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LCS Coronado Develops Propulsion Problems

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Austal Confirms Losses

“The crew took precautionary measures and the ship is now returning to Pearl Harbor to determine the extent of the problem and conduct repairs”.

The extent of repairs and any operational impact is unknown.

It’s not clear how repairs to the Coronado may affect the ship’s deployment plans. An assessment of the casualty will be completed upon return to Pearl Harbor, and additional details will be made available when possible. Just $ 5 a month. The ship is now in transit from Singapore (where it languished for seven months) to San Diego for major repairs. Scott Larson, commanding officer of Coronado and LCS Crew 204. The LCS operates with rotating crews so the ships can be deployed overseas for longer periods of time. The problem was traced back to a software issue, which caused a clutch not to disengage when the ship was switching engines, and not human error. The ship returned to active duty in June.

USNI News quotes two sources as saying that crew members saw electricity arcing around the gearing system that combines the output from the ship’s gas turbines and main propulsion diesels.

The primary driver of Austal’s FY2016 loss was a change of estimate to complete construction of the Littoral Combat Ship program (LCS 6 – 26) in accordance with the US Naval Vessel Rules, as announced on 4 July 2016.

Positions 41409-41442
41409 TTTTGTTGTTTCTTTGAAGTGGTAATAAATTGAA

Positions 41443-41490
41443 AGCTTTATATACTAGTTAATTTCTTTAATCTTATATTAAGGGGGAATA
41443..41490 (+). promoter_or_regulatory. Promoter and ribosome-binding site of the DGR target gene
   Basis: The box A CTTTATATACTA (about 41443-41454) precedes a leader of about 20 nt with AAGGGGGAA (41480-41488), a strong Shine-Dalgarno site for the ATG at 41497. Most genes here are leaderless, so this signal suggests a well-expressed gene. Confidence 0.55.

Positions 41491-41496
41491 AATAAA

CEO David Singleton said in yesterday’s announcement that the outlook is positive for Austal, despite the higher costs on the Littoral Combat Ship (LCS) program.

Richardson was referring to three previous engine failures that took place on the LCS Freedom, Fort Worth and Milwaukee in the past eight months.

Prior to its planned Western Pacific transit, the Coronado participated in the Rim of the Pacific multinational exercise in July, where it was used as a platform to conduct a live-fire missile test with a Block 1C Harpoon over-the-horizon missile, a key step in development of an improved LCS with increased lethality and capacity. “Naval Sea Systems Command and Commander Naval Surface Forces will review this most recent problem to determine the cause, and we will respond as needed to correct it”. “I am fully committed to ensuring that our ships and the Sailors who man them have the proper tools and training they need to safely and effectively operate these ships”.

Chief of Naval Operations Adm. John Richardson said in a statement Tuesday the entire LCS program had undergone a review after the first two breakdowns and recommendations from that review were to be implemented after Navy leaders were briefed.

NanoNews.org

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